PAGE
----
Hero on the Hill – the story behind a memorial
Some days in this life are harder to bear than others. For Evan Guillot, January 31, 2015 was as hard as they come.
That was the anniversary of Sergeant Stacey’s death. Three years earlier, while leading a patrol of Marines searching for enemy Taliban in Helmand Province in Afghanistan, he stepped on an improvised explosive device that took his life. He was 23.
“Sgt. Stacey was the perfect Marine,” says Guillot, who was a pretty good Marine, himself. Now 30, he and his wife Kodi have a young child and are living in Vacaville. But at the time of Stacey’s passing, he was a member of the 2nd Battalion, 4th Marines, Weapons Company, and serving under the personable young leader.
His sudden death shocked everyone in the battalion. “It was pretty hard to swallow,” recalls Guillot, who now works as an operator at Chevron’s Richmond Refinery. “Everybody liked him. Everybody respected him. That broke everybody. If you have the ideal Marine and he gets hit, what chance do you got?”
Although Stacey and four other men from his battalion did not make it out of America’s longest war, Guillot did, and after four years in uniform, he began the hard transition back to civilian life. His last official day as a Marine was June 9, 2014. Six months later he was feeling lost and painfully alone with the tortured memories of those who are no longer here.
Guillot was living in Vallejo at the time and he went to see his dad, Erwin, also a Vallejo resident. But this wasn’t purely a social call; he had a job to do. He loaded some good-sized rocks from Erwin’s backyard into a daypack, heaved it onto his back, and started hiking up to the highest point he could find.
Evan, Kodi and baby Raelynn
Many Benicia residents will recognize where he ended up. It is, indeed, at the top of the highest hill in the open space buffer zone that connects Benicia and Vallejo. The Bay Trail passes by it. There is a bench nearby. Hikers pass by the site daily and paragliders launch into the sky from surrounding ridges.
Guillot was looking for solitude, but when he reached this point an older couple was seated on the bench. Nevertheless, he tossed down his pack and began building a rock monument to his fallen brother-in-arms.
Once, when he was on combat duty with Sergeant Stacey, their patrol encountered unexpectedly heavy fire from the Taliban. Some of the men had never been in a firefight before, and Stacey ordered them to fall back and regroup to calm their jittery nerves.
“What Sgt. Stacey did,” recalls Guillot, “is he said to everybody, ‘All right, smoke ‘em if you got ‘em.’ It was his way of saying, ‘We’re in our element. We’re fine.’ Nowhere in the book will you see that. Stacey had a way.”
On that day in 2015, the anniversary of Stacey’s death day, Guillot’s feelings of loss included not only Stacey and the other fallen, but also his band of brothers in the Marines with whom he had shared drinks and laughs and cigarettes and that undefinable bond known only to a chosen few as “Semper Fi.” “I felt pretty alone that day,” he confesses. “I didn’t have anybody to go smoke a cigarette with.”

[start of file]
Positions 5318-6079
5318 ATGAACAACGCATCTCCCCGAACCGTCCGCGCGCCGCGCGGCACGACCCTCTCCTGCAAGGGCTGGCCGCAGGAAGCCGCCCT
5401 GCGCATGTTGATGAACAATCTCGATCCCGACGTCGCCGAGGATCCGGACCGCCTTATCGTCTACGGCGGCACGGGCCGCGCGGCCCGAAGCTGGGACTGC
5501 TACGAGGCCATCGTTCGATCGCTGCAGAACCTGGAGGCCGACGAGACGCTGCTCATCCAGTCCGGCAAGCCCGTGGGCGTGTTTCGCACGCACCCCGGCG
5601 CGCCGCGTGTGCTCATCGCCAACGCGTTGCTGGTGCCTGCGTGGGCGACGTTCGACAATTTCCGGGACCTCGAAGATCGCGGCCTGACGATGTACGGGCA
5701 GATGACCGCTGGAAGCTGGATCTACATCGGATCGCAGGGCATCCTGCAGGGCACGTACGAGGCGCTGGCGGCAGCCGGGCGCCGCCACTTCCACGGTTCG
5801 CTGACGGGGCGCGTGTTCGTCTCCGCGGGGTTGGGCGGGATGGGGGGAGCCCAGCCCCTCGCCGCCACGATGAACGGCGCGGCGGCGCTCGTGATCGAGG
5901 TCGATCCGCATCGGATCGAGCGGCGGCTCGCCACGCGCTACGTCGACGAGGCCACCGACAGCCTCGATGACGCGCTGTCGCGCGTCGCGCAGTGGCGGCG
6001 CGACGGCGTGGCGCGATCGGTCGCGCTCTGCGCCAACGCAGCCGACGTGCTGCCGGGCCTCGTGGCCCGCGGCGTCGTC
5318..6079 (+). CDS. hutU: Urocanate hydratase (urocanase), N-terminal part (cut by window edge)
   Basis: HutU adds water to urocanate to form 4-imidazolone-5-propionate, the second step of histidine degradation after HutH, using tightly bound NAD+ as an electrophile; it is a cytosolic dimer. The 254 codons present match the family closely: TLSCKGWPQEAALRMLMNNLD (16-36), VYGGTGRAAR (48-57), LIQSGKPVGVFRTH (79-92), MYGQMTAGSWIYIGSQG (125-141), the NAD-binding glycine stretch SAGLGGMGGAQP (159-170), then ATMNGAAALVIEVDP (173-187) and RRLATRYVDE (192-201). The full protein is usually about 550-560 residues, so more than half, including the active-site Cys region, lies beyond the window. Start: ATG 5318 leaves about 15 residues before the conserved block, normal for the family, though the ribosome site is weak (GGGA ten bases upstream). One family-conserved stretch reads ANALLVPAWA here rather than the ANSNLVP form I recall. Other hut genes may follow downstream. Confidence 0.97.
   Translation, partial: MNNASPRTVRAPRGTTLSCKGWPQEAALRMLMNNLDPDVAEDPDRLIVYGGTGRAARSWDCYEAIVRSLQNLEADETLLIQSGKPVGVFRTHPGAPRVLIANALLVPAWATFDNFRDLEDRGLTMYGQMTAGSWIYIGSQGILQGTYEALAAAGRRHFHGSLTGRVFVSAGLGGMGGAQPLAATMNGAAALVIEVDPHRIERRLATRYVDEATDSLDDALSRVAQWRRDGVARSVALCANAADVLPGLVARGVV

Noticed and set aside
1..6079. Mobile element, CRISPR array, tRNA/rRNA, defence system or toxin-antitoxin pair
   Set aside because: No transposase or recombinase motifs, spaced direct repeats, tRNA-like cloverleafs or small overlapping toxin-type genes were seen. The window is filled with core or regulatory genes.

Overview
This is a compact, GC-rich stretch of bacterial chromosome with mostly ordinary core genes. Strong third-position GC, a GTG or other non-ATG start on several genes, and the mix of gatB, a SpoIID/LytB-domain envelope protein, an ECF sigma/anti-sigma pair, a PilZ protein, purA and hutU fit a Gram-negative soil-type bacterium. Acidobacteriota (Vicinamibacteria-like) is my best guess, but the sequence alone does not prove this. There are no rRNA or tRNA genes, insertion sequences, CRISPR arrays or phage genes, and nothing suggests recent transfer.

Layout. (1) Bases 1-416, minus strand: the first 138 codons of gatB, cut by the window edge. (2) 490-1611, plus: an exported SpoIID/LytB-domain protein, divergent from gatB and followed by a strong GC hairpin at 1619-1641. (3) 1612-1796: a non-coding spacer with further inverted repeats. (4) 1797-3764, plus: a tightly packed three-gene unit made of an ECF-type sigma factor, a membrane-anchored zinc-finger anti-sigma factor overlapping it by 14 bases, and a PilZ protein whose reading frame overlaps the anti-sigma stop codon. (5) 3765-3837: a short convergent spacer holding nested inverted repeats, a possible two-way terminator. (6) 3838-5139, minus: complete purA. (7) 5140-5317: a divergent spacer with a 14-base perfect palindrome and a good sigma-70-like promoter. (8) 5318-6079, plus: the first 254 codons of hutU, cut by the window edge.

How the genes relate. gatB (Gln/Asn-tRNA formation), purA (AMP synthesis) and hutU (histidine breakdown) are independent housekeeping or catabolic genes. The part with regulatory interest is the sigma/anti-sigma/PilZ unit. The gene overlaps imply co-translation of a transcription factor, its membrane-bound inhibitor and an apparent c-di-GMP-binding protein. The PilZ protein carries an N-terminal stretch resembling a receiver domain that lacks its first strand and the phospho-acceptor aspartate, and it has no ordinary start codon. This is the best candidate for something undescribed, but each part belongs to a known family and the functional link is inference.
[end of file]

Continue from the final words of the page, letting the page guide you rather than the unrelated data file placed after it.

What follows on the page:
But up at the top of the hill, finally alone, his feelings poured out. “I brought two Blue Moon beers with me. I poured one beer out on the rocks for Sgt. Stacey and drank the other. I cried, man.”
Guillot did not return to the site until the next Memorial Day. He filled his daypack again with rocks and when he reached the top of the hill, what he saw took him by surprise. Others had seen his memorial and were adding to it. On his first trip Guillot had left some Marines memorabilia on the site, including the name tape from his uniform. Someone had framed the name tape and a small flag and mounted a brass eagle, symbol of the Marines, on the frame. Although this created the impression that Guillot himself had died, the impact of these gestures struck him deeply. “It felt like someone else was sharing my pain,” he says.
When he came back the next year on the anniversary, more people had left evidence that they were sharing his pain. There were crosses on the rocks, small American flags. Someone had even mowed the grass around the memorial. “It blew me away, the respect it was receiving.”
Wanting it to be clear who was being honored there, he drove to Michael’s in Vallejo, bought a wooden plaque, and etched on it the words that have faded with the sun over time, but that you can still read today: “Live the good life. Fight the good fight. All good fighters die with their boots on.” These were the words that William Chapman Stacey, a Purple Heart recipient whose home was in Washington state and who is buried in Arlington National Cemetery, had tattooed onto his chest. Another of his favorite sayings, “No Mercy,” is also etched on the plaque.
The memorial site is a hard place for Guillot to visit, given all the emotions it stirs up. When we spoke, he had not been back since that day. Even so, anonymous well-wishers have continued to pay their respects, adding rocks and flags and saying silent prayers for the hero on the hill.
“We had decided, a bunch of us guys who knew him, that the best thing we could do for Sgt. Stacey was to make him a legacy, a legend,” says Guillot. “The number of lives he has touched is more vast than he’ll ever know.”
First image of Sgt. Stacey. Images provided by Guillot family.